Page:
Caribbean: Court Upholds Same-Sex Intimacy Ban in St Vincent and the Grenadines


Relationships between LGBTIQ+ people on the island of Saint Vincent will remain criminalised following a disappointing ruling by the country’s High Court (Photo: P.khiao)

In a blow to the LGBTIQ+ community in the Caribbean, the High Court in St Vincent and the Grenadines has refused to overturn the country’s colonial-era ban on consensual same-sex sexual activity.

The ruling is a response to two cases filed in 2019 by Javin Johnson and Sean Macleish, two gay Vincentian men living in the United Kingdom and the USA respectively.

They challenged sections 146 and 148 of Saint Vincent and the Grenadines’ Criminal Code, titled “Buggery” and “Indecent practices between persons of the same sex”.

The discriminatory laws target LGBTIQ+ people on the island nation by criminalising same-sex sexual activity, with punishment of up to ten years’ imprisonment.

In an oral judgement on Friday, Justice Esco Lorene Henry dismissed both cases in their entirety.

Activists noted that the court’s decision is at odds with the positive trend towards decriminalisation of same-sex intimacy in other judgments in the region.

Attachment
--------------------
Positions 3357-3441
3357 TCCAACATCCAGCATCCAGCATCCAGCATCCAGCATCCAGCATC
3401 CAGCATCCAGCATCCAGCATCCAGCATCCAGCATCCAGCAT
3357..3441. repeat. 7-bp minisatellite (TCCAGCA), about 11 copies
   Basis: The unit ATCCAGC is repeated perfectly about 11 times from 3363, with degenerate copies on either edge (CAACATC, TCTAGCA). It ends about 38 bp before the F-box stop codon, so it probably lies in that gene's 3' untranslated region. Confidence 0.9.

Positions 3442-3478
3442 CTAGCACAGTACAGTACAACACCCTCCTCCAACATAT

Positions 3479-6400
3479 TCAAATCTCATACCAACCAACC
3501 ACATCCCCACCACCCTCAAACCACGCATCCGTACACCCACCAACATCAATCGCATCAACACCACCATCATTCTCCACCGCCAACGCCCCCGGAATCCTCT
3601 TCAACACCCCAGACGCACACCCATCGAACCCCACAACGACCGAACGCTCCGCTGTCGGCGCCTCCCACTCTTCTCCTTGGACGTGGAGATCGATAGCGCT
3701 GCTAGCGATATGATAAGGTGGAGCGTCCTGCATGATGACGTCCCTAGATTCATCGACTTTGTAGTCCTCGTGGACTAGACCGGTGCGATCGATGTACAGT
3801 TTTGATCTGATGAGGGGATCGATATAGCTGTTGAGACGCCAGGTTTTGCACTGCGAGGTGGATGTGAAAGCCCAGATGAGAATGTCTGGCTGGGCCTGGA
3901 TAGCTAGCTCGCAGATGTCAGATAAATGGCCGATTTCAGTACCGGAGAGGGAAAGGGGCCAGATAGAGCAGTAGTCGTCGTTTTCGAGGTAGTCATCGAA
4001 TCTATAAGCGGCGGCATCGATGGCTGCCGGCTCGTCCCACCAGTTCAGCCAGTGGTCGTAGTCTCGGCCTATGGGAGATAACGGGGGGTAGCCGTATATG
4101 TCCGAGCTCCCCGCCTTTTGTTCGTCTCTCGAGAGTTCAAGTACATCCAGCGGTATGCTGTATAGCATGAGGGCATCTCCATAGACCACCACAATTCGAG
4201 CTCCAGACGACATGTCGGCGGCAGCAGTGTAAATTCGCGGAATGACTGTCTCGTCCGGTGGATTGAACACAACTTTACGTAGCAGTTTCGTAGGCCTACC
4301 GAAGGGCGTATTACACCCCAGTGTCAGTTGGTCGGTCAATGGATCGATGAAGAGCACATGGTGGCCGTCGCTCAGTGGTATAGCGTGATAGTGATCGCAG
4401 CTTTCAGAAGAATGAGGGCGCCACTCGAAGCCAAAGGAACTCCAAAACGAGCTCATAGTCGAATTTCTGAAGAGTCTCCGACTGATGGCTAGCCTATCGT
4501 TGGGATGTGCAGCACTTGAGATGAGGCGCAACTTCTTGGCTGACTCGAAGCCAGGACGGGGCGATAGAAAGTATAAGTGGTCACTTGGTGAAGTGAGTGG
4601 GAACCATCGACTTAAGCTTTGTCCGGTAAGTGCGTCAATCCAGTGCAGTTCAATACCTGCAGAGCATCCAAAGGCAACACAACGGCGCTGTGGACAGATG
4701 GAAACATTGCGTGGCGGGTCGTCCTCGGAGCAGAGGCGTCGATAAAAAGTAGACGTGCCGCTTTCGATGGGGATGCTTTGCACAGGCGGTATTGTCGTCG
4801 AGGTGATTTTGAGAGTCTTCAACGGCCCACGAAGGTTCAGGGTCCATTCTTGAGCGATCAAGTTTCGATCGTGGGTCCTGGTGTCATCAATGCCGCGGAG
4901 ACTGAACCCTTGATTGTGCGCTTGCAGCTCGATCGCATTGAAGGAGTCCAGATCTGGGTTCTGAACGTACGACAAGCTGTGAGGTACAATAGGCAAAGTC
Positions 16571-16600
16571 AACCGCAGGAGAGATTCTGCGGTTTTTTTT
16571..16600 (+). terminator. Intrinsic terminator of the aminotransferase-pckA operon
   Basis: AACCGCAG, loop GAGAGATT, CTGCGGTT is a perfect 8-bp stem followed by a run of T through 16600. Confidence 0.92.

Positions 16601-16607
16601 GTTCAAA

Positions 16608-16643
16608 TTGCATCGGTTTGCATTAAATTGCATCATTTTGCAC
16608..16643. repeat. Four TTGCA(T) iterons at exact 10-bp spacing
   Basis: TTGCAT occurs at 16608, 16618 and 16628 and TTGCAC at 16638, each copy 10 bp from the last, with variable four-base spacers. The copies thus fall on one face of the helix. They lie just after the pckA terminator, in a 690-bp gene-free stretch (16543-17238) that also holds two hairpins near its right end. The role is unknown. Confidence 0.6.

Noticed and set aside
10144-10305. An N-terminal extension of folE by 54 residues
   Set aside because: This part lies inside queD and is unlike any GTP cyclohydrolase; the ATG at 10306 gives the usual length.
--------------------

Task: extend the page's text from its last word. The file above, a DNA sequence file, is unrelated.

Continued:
Téa Braun, Chief Executive of the Human Dignity Trust, an international human rights organisation, said, “This is a huge disappointment for LGBT people in St. Vincent and the Grenadines. The judgment stands in stark contrast to decisions striking out these outdated laws by neighbouring courts in Barbados, Antigua and St Kitts in 2022, as well as other courts around the world.”

Jeshua Bardoo, founder and Executive Officer of local human rights group Equal Rights, Access and Opportunities SVG Inc. (ERAO SVG), described the court’s ruling as “a sad day” for LGBTQ+ rights in Saint Vincent and the Grenadines.

“These archaic and draconian colonial laws, though not strictly enforced, symbolically denigrate LGBTQ+ persons as second-class citizens in their own country and perpetuate prejudice and stigma against them,” reflected Bardoo, who is also an attorney.

He called on the government to repeal the laws which have led many queer people in Saint Vincent and the Grenadines to migrate, or seek out asylum or refugee status in other countries to escape queerphobic violence and discrimination.

LGBTIQ+ rights group Outright International said the ruling represents a missed opportunity to uphold the human rights of LGBTIQ+ Vincentians.

“Decriminalisation is crucial to creating an inclusive society for all Vincentians. Inclusive laws can facilitate the government’s ability to combat homophobic and transphobic discrimination in various sectors, such as work and education, and strengthen the rule of law for all residents,” asserted the organisation in a statement.

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